Serving Trackside
By Sheridan Smith

Nicole Rison waves to her neighbor on David's Court while her friend and half-brother follow. Most days, she drives her half-brother, Jerry Dorsey, to Trackside Restaurant, where they both work.

Natania “Nicole” Rison is a single mother who works as a server at Trackside Restaurant in Paris. In addition to the 45 hours per week she spends at work, Nicole parents her three children, takes care of her mother and supports her community.
“Love is what I have with my family and friends," Nicole says. "They love me in same way I love them, and I tell them every day that I do. We don’t know when our last day is on this Earth, so it’s important to show the love we have.”

After splitting with her children’s father, Nicole eventually got her own place, where she lives now with her sons and half-brother, Jerry Dorsey, who moved to Paris from Tuscon, Arizona, to work and share bills with Nicole.

“I’m in Kentucky for my sister because, at the end of the day, I’m helping my family,” Jerry says.
Nicole got Jerry a job at Trackside in July, and they’ve been tag-teaming ever since.

The Paris train depot, built in 1882, was renovated in 2018 when Dottie Spears committed to starting Trackside Restaurant over dinner with property owner Chris Poynter, who has won awards for restoration projects across town.

During its renovation, Dottie knew Trackside would become a staple in the community and was confident in her decision to hire Nicole.

“Nicole is very well respected around here,” Dottie says. “She can serve, cook, and do anything you need in a restaurant – she’ll even give up her tips to make sure the kitchen gets their tickets out. She wants people to walk away with a memory.”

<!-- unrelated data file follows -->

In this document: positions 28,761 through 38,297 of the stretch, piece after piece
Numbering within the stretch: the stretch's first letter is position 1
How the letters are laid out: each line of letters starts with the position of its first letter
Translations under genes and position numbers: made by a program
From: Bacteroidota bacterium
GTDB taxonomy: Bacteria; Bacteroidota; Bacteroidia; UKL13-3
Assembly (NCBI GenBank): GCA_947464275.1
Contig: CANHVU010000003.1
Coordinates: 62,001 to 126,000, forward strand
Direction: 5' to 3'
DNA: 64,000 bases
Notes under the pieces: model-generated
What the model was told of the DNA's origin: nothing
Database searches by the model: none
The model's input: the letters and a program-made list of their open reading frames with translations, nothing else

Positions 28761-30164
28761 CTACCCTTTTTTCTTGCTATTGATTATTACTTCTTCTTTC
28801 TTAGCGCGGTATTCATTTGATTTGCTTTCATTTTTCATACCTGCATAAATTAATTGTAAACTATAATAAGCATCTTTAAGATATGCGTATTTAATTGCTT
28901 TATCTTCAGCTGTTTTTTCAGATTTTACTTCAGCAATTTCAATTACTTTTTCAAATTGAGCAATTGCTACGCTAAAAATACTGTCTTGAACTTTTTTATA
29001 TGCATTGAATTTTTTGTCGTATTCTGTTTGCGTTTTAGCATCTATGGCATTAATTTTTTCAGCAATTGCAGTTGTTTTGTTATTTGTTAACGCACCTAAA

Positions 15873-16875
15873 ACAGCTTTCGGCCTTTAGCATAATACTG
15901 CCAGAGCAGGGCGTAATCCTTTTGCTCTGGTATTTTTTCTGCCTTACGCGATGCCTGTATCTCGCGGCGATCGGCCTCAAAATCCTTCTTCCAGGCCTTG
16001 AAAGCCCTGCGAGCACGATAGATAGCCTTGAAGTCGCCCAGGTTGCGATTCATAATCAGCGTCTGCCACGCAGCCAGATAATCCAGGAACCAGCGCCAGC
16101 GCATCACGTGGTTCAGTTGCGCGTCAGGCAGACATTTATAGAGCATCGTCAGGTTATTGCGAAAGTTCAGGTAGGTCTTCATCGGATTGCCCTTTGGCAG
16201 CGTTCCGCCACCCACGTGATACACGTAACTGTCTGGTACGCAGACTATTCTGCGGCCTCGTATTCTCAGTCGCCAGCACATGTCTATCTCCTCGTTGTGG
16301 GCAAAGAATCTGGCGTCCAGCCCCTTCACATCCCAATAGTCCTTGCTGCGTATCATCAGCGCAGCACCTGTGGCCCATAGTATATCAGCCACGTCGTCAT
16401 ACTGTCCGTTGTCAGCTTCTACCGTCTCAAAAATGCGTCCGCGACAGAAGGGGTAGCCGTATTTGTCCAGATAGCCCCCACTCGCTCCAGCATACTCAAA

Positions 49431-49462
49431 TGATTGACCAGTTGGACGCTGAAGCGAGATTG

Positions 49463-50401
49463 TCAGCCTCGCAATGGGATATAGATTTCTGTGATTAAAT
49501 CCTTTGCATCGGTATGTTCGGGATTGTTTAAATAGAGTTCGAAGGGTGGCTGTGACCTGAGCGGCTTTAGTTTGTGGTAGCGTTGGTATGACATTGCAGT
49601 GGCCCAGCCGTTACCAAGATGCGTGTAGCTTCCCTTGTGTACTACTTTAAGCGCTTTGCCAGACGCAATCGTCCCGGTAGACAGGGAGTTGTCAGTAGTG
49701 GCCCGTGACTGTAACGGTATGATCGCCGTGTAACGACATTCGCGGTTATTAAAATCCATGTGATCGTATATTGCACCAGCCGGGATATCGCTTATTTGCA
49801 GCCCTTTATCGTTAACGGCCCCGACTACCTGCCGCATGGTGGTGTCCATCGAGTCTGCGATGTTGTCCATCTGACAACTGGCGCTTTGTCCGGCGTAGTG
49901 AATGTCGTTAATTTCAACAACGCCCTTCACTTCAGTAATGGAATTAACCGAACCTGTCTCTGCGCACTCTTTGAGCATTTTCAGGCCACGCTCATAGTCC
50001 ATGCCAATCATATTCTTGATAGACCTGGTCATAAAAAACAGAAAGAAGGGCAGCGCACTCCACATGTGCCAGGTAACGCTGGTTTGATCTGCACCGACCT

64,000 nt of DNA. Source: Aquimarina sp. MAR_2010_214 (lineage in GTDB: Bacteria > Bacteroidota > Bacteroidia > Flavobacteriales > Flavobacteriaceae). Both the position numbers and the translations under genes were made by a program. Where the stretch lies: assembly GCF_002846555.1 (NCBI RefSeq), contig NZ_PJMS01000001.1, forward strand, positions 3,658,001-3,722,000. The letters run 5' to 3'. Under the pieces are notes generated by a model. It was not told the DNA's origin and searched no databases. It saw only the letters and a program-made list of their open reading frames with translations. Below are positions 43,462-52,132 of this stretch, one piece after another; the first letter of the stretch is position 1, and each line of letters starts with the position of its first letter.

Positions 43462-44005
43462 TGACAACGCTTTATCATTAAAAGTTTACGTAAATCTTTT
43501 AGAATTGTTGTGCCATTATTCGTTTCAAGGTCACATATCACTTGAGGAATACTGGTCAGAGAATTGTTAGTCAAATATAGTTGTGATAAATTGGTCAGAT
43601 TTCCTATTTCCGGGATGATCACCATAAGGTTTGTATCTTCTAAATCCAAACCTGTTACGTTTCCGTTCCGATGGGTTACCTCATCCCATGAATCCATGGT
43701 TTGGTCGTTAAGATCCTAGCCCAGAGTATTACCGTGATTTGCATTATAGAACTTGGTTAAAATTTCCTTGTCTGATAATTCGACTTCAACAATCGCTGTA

Nicole has been the backbone of the restaurant for four years and credits her endurance and tenacity to her mom.

Nicole’s mom, Donna Holman, was diagnosed with degenerative disk disease in 2021. After a related surgery, Donna fell and was paralyzed from the waist down. However, as of one year ago, she has been able to walk again with assistance. Nicole visits her mother and supports the people she loves whenever she can.

Nicole grew up with childhood friend Terry Dumphord, 44, on 7th Street in Paris, on the corner where her uncle’s shop, Eddie B’s, used to be. Now, the space belongs to Terry, who turned it into The Voyage Movement, a nonprofit, multipurpose center that provides Paris youth with mentorship, tutoring, and free meals.

“I wasn’t always the community activist; I used to be the problem child on this corner,” Terry says, “But now here I am – I guess I am the man to do something better.”

After Terry served time in federal prison, he moved back to his hometown, dedicated to making a positive change in his community.

“Prison can change a person,” Nicole says. “For Terry, it changed him for the better.”
From caring for her family to feeding the people of Paris to supporting her life-long friendships, Nicole is a lighthouse in her community and a symbol of integrity, performance, and love.

Nicole playfully flips off Jerry in the passenger seat as he rushes her to drive him to work at Trackside.

Nicole sits with her mother, Donna Holman, at her home in Paris. Donna spent her career sewing for Speedo and working as a cleaner at noteworthy spots such as the mayor’s office in Lexington until she developed back problems and was diagnosed with degenerative disk disease in 2021. Nicole visits her mother whenever she can.

Nicole Rison, mother of three, takes a breath before work while her dog, Oreo, watches. Most days, she works until closing.

Reese Michael (from left), Niesha Downey, and Nicole take a break from serving at Trackside. They lean on each other as teammates, with a generous dose of humor.

Nicole's tattoo was done by her friend, Kenzie when she was starting out. Although Nicole often forgets about the tattoo behind her ear, anyone who knows Nicole recognizes it as a symbol of her character.

Nicole clarifies an order with another server from the kitchen as she helps get their tickets out during a rush. "When you see Nicole in the kitchen, that's when you know we're busy," says Jerry, Nicole's half-brother and coworker.

Nearing the end of her shift, Nicole clears a table before heading home to play chess, spades, or dominoes with family and friends to wind down, go to bed and do it all again the next day.